But wait—why does openradtool deal with JavaScript at all? What does C have to do with JavaScript?

Fact is, most modern web applications interact with the server via JSON and need to do something with the data. And while your back-end might be beautifully chugging along, sandboxed and privilege separated, your front-end is probably a seething mess of unverified, untyped, unstructured code running on your poor clients' underpaid browsers. Since openradtool knows exactly about the structure of your data, it can create a well-typed, meaningful interface to the data.

getting started: javascript

Let's fake up a quick configuration config.ort for a client structure consisting of the client's name (name), their date of birth (dob), and the row identifier (id). We'll add an accessor function for fetching these records by unique identifier. All of this is documented in ort(5).

struct client {
  field name text;
  field dob epoch;
  field id int rowid;
  search id: name id;

I assume that your back-end application, via ort-c-source(1) and ort-c-header(1), is already configured to return JSON documents in response to requests. There's an example of this in the introduction to the openradtool series. Let's call the application app and have its default page respond to the client-id variable to return client record.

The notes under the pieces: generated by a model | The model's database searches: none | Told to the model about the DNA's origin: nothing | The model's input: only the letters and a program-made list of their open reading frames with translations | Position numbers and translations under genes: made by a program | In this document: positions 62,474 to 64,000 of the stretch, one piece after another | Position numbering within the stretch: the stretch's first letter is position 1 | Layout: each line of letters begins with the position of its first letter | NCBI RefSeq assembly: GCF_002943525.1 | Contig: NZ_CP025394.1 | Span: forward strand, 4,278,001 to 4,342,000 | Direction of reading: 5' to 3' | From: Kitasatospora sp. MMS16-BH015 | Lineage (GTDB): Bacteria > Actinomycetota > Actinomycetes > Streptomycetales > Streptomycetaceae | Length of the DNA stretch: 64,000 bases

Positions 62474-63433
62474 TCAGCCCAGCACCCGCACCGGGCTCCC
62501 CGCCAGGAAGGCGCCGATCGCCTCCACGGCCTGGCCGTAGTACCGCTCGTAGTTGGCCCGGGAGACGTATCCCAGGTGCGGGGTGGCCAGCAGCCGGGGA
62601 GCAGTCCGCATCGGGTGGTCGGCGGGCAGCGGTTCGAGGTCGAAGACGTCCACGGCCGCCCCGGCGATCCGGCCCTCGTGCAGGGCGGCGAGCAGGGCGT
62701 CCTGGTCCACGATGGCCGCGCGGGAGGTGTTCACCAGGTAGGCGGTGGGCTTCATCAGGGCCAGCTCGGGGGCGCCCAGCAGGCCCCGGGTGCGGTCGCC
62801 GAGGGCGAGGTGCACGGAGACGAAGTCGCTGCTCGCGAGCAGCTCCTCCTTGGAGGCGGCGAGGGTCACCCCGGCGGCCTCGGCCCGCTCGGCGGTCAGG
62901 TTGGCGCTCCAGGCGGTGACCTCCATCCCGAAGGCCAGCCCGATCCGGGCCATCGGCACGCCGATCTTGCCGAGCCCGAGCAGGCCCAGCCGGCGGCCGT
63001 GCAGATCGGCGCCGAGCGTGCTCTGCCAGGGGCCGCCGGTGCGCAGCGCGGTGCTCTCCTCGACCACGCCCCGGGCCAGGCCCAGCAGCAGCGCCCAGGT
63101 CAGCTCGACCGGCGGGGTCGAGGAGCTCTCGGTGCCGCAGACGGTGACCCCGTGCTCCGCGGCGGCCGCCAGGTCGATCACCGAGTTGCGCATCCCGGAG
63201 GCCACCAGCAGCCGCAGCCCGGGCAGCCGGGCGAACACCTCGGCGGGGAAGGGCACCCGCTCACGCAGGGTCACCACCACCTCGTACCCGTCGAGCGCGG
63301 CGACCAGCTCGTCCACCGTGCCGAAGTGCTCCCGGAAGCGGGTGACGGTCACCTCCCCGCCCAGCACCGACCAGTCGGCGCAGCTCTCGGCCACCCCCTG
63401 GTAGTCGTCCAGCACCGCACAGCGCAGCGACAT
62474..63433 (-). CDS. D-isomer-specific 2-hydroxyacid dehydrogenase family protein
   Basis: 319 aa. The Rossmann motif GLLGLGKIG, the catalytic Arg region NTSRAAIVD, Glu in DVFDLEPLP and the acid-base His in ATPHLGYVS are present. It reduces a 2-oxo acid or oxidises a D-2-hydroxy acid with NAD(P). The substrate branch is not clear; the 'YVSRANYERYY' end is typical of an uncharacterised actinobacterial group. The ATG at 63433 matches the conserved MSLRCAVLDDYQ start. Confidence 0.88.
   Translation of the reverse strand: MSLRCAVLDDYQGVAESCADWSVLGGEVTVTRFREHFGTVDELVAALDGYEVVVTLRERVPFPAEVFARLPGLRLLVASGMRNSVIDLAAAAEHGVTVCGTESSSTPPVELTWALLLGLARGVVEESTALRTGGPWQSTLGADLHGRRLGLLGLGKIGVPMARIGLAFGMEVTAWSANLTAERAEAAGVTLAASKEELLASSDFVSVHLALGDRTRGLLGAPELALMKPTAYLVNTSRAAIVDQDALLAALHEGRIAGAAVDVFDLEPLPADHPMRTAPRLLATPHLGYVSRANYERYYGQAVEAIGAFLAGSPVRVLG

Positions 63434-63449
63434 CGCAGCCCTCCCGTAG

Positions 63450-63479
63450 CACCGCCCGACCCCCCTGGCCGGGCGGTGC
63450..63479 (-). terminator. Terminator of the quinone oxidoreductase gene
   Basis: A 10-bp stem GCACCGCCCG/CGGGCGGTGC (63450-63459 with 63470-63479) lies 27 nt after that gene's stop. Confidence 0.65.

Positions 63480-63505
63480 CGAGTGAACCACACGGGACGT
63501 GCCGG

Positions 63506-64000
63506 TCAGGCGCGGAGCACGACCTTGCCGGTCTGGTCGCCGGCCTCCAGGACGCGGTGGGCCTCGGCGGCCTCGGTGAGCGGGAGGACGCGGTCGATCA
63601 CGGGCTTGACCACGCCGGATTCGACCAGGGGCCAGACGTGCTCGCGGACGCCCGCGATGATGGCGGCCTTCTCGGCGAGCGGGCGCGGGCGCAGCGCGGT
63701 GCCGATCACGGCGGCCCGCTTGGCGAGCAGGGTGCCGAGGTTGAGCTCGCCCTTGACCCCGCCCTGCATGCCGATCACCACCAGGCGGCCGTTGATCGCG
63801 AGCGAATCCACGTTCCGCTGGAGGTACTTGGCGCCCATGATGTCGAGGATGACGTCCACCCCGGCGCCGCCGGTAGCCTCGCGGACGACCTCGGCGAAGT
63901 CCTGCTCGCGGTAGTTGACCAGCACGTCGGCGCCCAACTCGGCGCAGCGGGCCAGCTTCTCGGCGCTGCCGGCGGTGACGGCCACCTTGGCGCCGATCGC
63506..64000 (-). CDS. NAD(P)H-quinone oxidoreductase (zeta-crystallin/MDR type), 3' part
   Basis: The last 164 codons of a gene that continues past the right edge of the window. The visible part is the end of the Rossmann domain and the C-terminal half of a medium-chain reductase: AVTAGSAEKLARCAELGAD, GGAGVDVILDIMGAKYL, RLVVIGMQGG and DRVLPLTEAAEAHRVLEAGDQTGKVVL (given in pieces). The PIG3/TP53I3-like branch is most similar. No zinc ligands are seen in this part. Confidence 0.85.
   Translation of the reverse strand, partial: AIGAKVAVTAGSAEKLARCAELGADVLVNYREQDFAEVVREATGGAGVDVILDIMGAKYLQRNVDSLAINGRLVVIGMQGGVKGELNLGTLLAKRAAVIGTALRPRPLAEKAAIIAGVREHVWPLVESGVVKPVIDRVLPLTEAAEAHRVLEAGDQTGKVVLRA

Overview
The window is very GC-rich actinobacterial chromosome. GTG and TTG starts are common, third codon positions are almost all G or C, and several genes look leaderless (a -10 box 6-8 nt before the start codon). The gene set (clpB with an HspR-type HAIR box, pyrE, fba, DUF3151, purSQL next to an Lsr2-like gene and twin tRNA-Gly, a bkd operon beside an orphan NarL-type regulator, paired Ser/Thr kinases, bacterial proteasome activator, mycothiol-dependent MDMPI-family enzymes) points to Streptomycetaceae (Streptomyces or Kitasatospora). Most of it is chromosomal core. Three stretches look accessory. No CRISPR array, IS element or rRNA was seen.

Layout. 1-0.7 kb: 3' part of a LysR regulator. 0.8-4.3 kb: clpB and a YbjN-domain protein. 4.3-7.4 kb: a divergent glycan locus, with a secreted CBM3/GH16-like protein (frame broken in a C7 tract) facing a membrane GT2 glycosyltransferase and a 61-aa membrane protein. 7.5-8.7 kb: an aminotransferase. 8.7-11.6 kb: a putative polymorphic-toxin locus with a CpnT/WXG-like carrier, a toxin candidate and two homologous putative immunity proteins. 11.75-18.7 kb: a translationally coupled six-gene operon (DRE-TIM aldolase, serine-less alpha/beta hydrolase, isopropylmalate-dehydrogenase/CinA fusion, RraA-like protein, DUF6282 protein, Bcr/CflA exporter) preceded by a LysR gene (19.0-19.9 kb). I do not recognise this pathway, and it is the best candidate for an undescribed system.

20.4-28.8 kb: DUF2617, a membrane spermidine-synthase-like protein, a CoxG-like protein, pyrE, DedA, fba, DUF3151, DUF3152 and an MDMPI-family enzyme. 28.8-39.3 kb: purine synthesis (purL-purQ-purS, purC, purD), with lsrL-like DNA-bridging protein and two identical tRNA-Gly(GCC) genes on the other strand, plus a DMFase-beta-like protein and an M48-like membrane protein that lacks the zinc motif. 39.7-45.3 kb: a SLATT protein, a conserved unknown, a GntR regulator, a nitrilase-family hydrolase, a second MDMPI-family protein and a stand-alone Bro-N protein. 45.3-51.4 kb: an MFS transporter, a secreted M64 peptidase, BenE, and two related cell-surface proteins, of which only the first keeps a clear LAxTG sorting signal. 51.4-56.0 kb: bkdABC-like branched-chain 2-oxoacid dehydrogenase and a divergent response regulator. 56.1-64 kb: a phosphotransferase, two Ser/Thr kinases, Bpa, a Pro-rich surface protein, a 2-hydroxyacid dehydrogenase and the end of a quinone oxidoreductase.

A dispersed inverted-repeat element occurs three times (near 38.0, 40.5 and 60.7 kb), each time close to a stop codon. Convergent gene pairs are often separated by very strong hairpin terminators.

The plain JavaScript code generated by ort-javascript(1) provides classes and methods for formatting client records returned from your application. Let's put this into ort.js.

% ort-javascript config.ort >ort.js

How does this JavaScript code work? It takes JSON objects and fills in parts of the DOM tree as labelled by class attributes.

<DOCTYPE html>
<html lang="en">
    <script src="ort.js"></script>
    <script src="index.js"></script>
    <div id="client">
      <span class="client-name-text"></span>:
      <input type="date" class="client-dob-date-text" />

This, according to the documentation, will fill the client's name as text under the element with client-name-text and the ISO-8601 date under client-dob-date-text. In our front-end code, we can fetch the client's JSON object with the following simplified code. (If you're using a framework, there probably exist other ways of doing this.) Let's assume your application is in /cgi-bin and put this in index.js.

function init() {
  var xmh = new XMLHttpRequest();
  xmh.onreadystatechange = function(){
    var v = xmh.responseText;
    if (xmh.readyState === 4 && xmh.status === 200) {
      var obj = JSON.parse(v);
      var e = document.getElementById('client');